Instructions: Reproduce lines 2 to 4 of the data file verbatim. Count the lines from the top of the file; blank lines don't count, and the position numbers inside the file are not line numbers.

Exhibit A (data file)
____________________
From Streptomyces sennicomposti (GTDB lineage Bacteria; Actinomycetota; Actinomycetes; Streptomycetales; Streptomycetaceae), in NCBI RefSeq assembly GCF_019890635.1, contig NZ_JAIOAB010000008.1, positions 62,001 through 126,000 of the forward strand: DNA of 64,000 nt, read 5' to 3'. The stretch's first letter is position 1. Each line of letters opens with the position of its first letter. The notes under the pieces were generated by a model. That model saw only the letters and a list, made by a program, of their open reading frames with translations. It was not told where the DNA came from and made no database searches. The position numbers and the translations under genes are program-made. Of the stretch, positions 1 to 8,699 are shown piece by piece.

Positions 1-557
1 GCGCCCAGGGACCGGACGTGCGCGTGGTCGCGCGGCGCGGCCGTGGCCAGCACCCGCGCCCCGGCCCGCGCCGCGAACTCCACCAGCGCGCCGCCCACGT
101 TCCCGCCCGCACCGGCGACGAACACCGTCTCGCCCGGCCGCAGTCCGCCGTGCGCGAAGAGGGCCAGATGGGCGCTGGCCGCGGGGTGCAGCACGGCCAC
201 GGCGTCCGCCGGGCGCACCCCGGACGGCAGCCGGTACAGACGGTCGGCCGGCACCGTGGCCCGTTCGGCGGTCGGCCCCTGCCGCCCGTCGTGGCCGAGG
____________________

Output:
Positions 1-557
1 GCGCCCAGGGACCGGACGTGCGCGTGGTCGCGCGGCGCGGCCGTGGCCAGCACCCGCGCCCCGGCCCGCGCCGCGAACTCCACCAGCGCGCCGCCCACGT
101 TCCCGCCCGCACCGGCGACGAACACCGTCTCGCCCGGCCGCAGTCCGCCGTGCGCGAAGAGGGCCAGATGGGCGCTGGCCGCGGGGTGCAGCACGGCCAC